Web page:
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    I used to keep track of my pistol brass, but since I shoot light power loads and don't crimp, I found that it didn't much matter. Now, I just polish and inspect every one anyway, so I shoot 'em until they show a problem.
     
  13. Walkalong

    Walkalong Moderator

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    I don't keep track of pistol brass any more. I just shoot it until it fails. If one case fails, I toss it in the scrap bucket. If a batch has a significant number fail the same time through, the whole batch goes in the scrap bucket.

    Rifle brass, however, is carefully monitored, and checked for potential case head separation after every firing, before it is reloaded.

    I don't trim auto pistol brass. I do trim revolver brass once, occasionally more, and I check rifle brass length after every firing, trimming when needed.
     
  14. jon_in_wv

    jon_in_wv Member

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    I just inspect my brass. I reload 380 and 9mm. I don't load them really hot so I'm not that worried about them. IT they show signs of stress I'll just throw them out. I also reload 7mm Remingtom Mag. I really inspect them and I trim them every time. But I still don't keep track of how many times they have been fired.
     
  15. RustyFN

    RustyFN Member

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    I don't mostly because all of my brass are range pick-ups. No idea how many times they were shot before I found them but I don't really care. I shoot them until they split.

    Rusty
     
  16. Ky Larry

    Ky Larry Member

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    I have 2 types of brass. One is for practice and one is for serious social work. I keep 1000 rounds of 125 grain JHP's loaded for my .357's and 1000 rounds of .45 ACP 230gr JHP's loaded for WTSHTF situations. The rest of my brass is loaded with target and plinking loads. When I get 50 split or dinged up cases, I shoot up 50 of my social work ammo and buy new brass and load it up with JHP's. Fired brass gets put in with the plinking ammo.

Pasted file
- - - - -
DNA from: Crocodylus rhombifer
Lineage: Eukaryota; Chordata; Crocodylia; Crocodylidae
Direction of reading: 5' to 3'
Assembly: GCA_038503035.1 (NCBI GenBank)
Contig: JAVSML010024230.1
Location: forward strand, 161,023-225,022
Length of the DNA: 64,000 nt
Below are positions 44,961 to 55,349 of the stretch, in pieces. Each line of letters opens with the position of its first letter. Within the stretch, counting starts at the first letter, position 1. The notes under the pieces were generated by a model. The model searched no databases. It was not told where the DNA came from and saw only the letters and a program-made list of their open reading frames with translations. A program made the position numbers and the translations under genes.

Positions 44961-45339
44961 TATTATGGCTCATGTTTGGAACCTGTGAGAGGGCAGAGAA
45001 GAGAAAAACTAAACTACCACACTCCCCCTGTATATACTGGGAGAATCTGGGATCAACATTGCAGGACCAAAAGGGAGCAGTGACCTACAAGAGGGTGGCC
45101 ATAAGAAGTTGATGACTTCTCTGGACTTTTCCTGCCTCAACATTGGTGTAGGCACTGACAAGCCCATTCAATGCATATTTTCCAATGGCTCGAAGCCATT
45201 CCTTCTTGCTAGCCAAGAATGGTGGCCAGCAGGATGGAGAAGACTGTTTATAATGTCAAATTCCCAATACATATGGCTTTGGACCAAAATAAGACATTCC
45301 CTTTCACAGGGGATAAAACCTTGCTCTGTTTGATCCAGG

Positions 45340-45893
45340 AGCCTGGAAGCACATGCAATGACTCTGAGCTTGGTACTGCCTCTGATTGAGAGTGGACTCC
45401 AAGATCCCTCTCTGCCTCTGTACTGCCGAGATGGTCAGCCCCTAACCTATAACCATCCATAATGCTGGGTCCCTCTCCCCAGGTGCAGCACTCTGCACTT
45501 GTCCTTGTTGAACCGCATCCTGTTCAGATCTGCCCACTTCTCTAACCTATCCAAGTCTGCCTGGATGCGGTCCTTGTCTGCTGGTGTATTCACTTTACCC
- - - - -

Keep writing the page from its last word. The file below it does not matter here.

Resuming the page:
17. Mal H

    Mal H Administrator

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    Like several here, I used to try to keep track of the number of firings. It turned out to be more of a hassle than a help. Now I just shoot 'em til they break or get lost. The latter usually occurs before the former.
     
  18. GodGuns&Guitars

    GodGuns&Guitars Member

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    My magnum rounds I keep track of in handguns, like the 44 mag. When it starts to fail, if I can trim it down to 44 special I will. Other stuff like 45, 44 special, 38 super I don't keep a real close eye on, but can get a general idea from my log book I keep when reloading. My 300 Weatherby brass, I keep a real close eye on.
     
  19. evan price

    evan price Member

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    I don't bother. I dump them all in buckets and every now and then shake up the bucket. When they split they go in the scrap bucket. When I lose them- They are gone. I used to care. Now I use the time spent trying to mark and sort and record brass to scrounge for more brass.
     
  20. ArchAngelCD

    ArchAngelCD Member

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    I don't bother tracking the brass anymore, especially revolver brass. I fire them until they either split at the mouth or the primer pockets get sloppy. I've been reloading the same 1200 pieces of Remington .38 Special brass for over 2.5 years now and not one has gone bad yet. I would guess they are well over 25+ reloads on each already.
     
  21. JCisHe

    JCisHe Member

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    I've got small ammo box size forms that I fill out with the brass lot no. (that I make up/ something like W (win.) 72709 (date) L (lot) 1 - W72709L1) that has a place where I can write the no. of times fired and place a slip in every ammo box. To make it easier to keep track of I keep a copy of the lot (usually 500 pcs) no. in my load manual with the data, a copy in each ammo box, and I load all 500 at once (of course after I've worked up a good load).

    Then after I get through the 500 I grab all of the boxes (now filled with dirty brass) and dump them in my tumbler and then remake all the tags and fill out my load book for load no.2 and so on until they start to split then I start with the next batch. It's interesting this way because I can see how many firings the brass has gone through verses load strength. I never shoot them passed 10 reloads though. I just stick with the manuals recommendations.

    From there I start with 10 new boxes of factory WW or something cheap and get a new set of lots.

    Regards...
     
    Last edited: Jul 28, 2009
  22. KenWP

    KenWP member

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    Some place I seen tiney stamps with numbers for keeping track of the reload times. Have no idea where I saw them.